As campaigners are quick to remind us, men are victims and not just perpetrators of domestic abuse. But, when looked at over a longer time frame, rates of domestic violence fell dramatically as women’s freedoms increased. With more opportunities to work and earn money, with the right to have their own bank accounts, take out loans and apply for credit cards, or to get benefits paid to them directly, women gained the capacity to escape abusive relationships – even if doing so still required an enormous effort. We have to put the latest panic about domestic abuse in this context of long-term decline.
It’s also worth remembering that calls to a helpline or clicks on a website tell us little about actual crime rates. They may simply show heightened awareness as a result of increased publicity. Indeed, domestic-abuse services were primed to expect an increase in calls. Local councils have been busy promoting helplines since the lockdown was first announced. On Monday, Victoria Derbyshire attracted widespread publicity for hosting her BBC show with a domestic abuse helpline number written on her hand. Even Chelsea football club have launched a campaign to help tackle domestic abuse during the coronavirus pandemic.
Central to all this awareness-raising is the fear that lockdown could ‘heighten domestic tensions’. It’s incredible that some commentators need campaigners and statistics to tell them this. Keeping people confined to their homes, perhaps with money worries, or juggling working from home with looking after young children in a cramped flat, all the while isolated from extended family and friends, places people under enormous stress. It doesn’t take a huge leap of imagination to recognise that this can lead to tensions mounting and tempers flaring. This is why spiked has always raised questions about the political response to the global pandemic.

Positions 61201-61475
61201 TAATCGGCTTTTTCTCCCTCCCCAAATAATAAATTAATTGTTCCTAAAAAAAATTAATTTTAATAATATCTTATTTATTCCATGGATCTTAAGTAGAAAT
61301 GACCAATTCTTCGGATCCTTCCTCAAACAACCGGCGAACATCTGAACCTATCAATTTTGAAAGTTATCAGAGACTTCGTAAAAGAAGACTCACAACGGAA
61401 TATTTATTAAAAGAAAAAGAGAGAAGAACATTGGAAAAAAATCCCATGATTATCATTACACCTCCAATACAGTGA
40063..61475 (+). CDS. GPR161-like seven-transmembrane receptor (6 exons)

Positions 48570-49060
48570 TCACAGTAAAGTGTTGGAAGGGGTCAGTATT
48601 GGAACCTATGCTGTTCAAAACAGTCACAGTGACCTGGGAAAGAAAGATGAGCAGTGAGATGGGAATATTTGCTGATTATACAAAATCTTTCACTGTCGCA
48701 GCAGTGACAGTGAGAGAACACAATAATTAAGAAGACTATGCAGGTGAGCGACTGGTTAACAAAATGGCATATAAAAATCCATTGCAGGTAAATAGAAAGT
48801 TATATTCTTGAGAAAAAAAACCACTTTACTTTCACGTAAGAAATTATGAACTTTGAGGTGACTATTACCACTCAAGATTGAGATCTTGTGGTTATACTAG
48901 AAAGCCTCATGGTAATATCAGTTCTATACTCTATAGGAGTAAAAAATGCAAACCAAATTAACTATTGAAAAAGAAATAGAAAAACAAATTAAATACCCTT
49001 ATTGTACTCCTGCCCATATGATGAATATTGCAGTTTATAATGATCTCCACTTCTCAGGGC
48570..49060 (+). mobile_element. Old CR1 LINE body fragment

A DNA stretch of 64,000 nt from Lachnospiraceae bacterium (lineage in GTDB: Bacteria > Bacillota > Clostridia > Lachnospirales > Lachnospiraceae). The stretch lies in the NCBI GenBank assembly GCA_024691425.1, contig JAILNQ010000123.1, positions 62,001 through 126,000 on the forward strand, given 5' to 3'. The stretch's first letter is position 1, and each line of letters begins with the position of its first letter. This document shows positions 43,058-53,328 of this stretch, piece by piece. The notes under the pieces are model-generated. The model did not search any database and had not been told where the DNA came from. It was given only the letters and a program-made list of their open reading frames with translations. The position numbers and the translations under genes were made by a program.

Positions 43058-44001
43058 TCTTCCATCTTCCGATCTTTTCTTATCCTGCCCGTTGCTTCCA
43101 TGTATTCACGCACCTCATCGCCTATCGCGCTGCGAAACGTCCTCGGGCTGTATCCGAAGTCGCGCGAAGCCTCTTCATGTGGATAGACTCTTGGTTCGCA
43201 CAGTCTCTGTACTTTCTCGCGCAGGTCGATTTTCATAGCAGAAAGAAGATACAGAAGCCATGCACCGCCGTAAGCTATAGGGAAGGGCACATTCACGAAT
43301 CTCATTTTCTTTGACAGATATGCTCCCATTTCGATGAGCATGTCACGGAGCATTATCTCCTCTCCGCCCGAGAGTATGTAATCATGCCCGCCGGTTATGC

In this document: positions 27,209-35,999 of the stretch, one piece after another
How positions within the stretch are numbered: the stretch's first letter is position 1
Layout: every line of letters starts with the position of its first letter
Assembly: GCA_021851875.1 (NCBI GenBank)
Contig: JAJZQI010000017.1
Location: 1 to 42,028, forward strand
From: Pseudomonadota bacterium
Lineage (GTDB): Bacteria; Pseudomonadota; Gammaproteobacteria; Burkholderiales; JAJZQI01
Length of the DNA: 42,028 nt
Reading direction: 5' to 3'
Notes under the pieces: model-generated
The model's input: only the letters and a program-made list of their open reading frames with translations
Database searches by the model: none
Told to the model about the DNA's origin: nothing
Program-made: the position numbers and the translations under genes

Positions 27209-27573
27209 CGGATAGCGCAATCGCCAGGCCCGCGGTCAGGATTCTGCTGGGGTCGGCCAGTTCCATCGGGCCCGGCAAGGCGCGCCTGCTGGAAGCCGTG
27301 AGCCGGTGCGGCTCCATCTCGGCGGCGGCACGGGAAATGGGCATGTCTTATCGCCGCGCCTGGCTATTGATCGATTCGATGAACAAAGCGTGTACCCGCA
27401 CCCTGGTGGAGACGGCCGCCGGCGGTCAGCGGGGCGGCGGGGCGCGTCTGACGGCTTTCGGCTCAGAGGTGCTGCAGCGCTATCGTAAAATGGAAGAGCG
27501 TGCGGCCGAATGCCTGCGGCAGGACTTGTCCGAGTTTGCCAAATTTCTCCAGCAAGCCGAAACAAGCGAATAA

With people unable to leave their homes or seek support from friends and relatives, there will undoubtedly be some increase in domestic abuse. Perhaps those so recently desperate for the government to go ever further in restricting people’s freedoms should have thought of this before taking to social media or banging out their Guardian columns. Panicking about domestic abuse now, and doing so off the back of dodgy stats taken out of all context, looks very much like a call for people’s homes to be policed with the same ruthless disregard for civil liberties as we see in public space.
The new panic reinforces the same fear of other people that is present in much of the discussion about coronavirus. Even while confined to their own homes, people are seen as a dangerous threat. As one columnist puts it: ‘We’re all at home, on the other side of the wall from these horrors.’ People, often portrayed simply as virus-spreaders, are discussed with contempt. In the eyes of many, humans are so debased we will either go out and spread coronavirus or we will remain at home and abuse our partners. This lack of trust in people means the most obvious solution to the stress lockdown places on personal relationships – turning a blind eye to those who need to take a second walk or go and sit on a park bench for half an hour – is lost in a growing hysteria.
Joanna Williams is a spiked columnist and director of the think tank, Cieo.